A walk on Belstone Common

Yesterday the weather was fabulous so I decided to go for walk on Belstone Common and take some photographs. I have decided to write it up in some detail and provide a map as the walk makes an ideal introduction to high Dartmoor walking. My route is around 7km long – it does go up and down a bit but it isn’t that strenuous or that boggy. As ever my advice is to wear walking boots, proper clothing and take a compass and map. Pick a clear dry day with a good forecast and you should be fine. If you do get lost just head north and you should end up funnelled back to Belstone.

Belstone Walk
It is a circular route starting from the car park just outside Belstone which is situated on the north side of the moor between Sticklepath and Okehampton on the old A30 which now seems to be called the B3260. Walk into the village and past the old red telephone box (which now contains a defibrillator and not a phone) and walk up the hill past the Water Treatment Works onto the moor. Walk along the enclosure wall on your right and when that kinks to the west keep going for a couple of hundred yards looking for a small track / path going to the left. You should then see the first stop on the walk – the Nine Maidens stone circle.

Nine Maidens
The Nine Maidens with Rowtor, West Mill Tor and Yes Tor on the skyline in the haze.

It is in fact a cairn circle – at the centre there would have been a burial chamber known on Dartmoor as a kistaven. This is therefore a burial spot – earth would have been piled over the circle to cover the burial chamber. The kistaven has long been pillaged and all the remains now is the stone circle. Myths and legends abound around the Nine Maidens (marked on the OS Map as the Nine Stones). A very detailed account of these can be found on the excellent Legendary Dartmoor site – see here. In summary nine maidens were dancing on the Sabbath and as a result were turned to stone, unfortunately there are 17 stones in the circle …. so it is sometimes called the 17 brothers who came to a similar fate as the maidens. There are also tales of witches and the moon. Take your pick.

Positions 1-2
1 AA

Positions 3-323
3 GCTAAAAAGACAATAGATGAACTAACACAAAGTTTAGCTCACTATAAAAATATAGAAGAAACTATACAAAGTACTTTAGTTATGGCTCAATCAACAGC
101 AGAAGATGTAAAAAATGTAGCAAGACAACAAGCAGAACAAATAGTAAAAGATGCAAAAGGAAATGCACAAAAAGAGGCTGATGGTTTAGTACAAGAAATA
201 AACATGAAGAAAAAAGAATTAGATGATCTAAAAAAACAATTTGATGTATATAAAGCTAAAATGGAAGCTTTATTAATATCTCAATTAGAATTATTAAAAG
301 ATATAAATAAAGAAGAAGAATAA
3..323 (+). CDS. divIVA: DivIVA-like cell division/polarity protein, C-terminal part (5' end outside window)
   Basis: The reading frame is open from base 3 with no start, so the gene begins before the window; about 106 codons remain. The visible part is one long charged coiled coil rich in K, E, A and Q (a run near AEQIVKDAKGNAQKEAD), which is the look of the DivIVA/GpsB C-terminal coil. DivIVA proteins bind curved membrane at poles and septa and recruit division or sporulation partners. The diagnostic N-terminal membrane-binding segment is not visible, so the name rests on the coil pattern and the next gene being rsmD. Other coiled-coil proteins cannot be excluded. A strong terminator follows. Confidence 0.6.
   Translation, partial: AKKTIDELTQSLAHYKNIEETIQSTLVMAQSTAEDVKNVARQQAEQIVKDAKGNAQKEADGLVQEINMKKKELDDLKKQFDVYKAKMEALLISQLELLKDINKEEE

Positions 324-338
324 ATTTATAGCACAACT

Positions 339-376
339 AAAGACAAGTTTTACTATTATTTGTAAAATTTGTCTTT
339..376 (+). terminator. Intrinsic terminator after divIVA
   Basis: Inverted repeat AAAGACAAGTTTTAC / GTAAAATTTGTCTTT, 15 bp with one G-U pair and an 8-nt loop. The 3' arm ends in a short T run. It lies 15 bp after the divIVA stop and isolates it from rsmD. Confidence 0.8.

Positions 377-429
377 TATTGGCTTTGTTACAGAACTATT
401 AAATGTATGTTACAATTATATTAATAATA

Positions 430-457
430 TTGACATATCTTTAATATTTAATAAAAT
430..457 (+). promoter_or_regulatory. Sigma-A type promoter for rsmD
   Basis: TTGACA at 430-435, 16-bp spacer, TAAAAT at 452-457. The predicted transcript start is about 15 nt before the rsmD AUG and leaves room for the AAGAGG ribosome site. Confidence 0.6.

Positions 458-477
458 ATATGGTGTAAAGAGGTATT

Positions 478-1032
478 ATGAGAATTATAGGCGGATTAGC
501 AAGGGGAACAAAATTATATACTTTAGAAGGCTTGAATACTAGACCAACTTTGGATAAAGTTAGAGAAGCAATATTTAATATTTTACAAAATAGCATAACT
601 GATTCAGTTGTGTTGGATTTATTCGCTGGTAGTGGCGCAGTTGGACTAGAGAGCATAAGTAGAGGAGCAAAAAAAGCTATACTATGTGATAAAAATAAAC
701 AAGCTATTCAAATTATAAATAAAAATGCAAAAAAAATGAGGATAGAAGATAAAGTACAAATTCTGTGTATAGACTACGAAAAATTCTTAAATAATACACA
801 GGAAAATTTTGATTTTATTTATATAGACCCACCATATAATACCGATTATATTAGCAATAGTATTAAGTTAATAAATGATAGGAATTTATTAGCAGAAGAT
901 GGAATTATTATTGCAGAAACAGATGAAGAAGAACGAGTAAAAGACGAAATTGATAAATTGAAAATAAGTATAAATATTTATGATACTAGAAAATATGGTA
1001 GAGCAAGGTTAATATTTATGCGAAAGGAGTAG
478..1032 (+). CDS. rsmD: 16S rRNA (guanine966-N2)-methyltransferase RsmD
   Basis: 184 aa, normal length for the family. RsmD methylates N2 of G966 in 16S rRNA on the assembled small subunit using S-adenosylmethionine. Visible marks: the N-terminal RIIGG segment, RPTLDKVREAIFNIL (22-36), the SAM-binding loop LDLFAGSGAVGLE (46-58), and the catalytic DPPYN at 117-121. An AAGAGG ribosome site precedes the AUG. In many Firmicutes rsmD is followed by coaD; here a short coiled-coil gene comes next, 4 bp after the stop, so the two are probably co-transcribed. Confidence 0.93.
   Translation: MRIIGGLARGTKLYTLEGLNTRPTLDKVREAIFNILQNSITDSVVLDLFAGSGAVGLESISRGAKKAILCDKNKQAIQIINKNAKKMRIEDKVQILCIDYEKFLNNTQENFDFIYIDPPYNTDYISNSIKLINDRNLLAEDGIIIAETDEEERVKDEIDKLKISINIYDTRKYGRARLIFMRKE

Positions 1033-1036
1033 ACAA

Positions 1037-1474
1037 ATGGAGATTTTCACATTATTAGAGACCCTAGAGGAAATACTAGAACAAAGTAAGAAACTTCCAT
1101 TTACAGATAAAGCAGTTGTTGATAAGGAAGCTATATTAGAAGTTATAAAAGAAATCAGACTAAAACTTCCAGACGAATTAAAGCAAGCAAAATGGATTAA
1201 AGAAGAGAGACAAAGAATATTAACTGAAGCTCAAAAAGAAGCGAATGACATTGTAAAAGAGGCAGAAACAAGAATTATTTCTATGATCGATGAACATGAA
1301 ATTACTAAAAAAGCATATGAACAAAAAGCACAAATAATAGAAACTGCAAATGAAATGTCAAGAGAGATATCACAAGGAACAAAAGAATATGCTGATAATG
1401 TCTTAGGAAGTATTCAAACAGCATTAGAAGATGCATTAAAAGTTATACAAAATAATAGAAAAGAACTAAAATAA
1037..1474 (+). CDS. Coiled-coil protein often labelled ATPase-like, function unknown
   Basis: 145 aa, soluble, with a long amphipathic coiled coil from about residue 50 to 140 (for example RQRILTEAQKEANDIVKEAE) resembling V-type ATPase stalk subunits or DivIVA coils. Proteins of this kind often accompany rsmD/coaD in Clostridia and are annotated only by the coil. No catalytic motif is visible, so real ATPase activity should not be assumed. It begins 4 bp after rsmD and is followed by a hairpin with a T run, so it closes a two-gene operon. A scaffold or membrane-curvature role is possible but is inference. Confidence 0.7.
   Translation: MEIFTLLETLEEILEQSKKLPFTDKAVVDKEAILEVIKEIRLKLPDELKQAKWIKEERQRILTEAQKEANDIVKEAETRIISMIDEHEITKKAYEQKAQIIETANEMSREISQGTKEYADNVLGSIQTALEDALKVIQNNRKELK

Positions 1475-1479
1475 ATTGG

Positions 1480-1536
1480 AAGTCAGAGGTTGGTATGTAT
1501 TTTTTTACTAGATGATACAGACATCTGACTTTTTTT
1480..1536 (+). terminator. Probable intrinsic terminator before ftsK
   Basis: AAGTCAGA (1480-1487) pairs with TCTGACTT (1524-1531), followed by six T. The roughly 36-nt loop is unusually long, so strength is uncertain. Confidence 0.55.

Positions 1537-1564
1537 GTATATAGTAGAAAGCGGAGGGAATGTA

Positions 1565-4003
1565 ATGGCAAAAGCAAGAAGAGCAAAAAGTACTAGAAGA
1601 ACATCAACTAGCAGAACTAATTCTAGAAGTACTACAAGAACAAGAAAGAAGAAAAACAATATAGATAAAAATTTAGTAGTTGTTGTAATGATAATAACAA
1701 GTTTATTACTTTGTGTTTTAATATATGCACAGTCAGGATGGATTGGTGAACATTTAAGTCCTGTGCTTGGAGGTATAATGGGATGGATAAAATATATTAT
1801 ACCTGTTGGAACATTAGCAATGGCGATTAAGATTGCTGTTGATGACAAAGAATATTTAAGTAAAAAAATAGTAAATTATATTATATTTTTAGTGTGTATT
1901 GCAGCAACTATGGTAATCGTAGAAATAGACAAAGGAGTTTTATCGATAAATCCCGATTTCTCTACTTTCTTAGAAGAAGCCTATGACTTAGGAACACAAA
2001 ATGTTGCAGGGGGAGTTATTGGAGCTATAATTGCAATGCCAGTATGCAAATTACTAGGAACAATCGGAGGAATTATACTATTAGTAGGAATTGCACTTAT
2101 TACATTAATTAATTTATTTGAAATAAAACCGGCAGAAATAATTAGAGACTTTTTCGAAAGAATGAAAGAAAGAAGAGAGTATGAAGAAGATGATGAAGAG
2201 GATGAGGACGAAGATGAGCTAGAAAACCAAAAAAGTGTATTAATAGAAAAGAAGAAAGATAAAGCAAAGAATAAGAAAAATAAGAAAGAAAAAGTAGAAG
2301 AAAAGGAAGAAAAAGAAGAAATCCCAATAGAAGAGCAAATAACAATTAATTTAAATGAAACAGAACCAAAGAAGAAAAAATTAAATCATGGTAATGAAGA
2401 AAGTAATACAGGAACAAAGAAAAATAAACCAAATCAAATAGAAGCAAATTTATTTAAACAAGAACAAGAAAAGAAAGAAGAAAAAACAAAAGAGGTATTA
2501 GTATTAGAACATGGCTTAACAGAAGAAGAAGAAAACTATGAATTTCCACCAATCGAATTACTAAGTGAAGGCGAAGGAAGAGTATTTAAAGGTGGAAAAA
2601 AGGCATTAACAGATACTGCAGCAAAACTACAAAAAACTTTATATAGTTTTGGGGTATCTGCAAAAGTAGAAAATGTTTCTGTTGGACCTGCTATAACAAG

Hawthorn and Belstone TorJust on from the Nine Maidens you can see the first bit of Belstone Tor along with a rather lonely hawthorn which hopefully in a few weeks time will make an excellent perch for a cuckoo surveying the ground for meadow pipits

Belstone Tor 1
Belstone Tor is rather confusing as it is made up of at least three summits which could each in their own right be called a Tor. They all run along the ridge running south. On the second ‘tor’ looking back to the first

Belstone Tor 2
Another of the Belstone Tor outcrops – beautifully jointed.

Feather and Tare
Belstone Tor is littered with granite boulders along its flanks and in the past attracted the attention of granite masons – here is a rock which has been split by a process  known as feather and tare. It was then never removed (reason unknown)

The Logan Stone

Moving further south you reach a dilapidated wall known as Irishman’s Wall – in the middle of the picture is a solitary granite outcrop which is a logan stone i.e. the top bit ‘rocks’ on the lower piece (see here for more details of how they were formed).

Irishman's Wall
Another view of Irishman’s Wall – this wall was indeed built by Irish workers who were trying to enclose the land and therefore steal it from the local Commoners – full story here. The Commoners were having none of it and pushed sections of it down. The project was then abandoned.

Higher Tor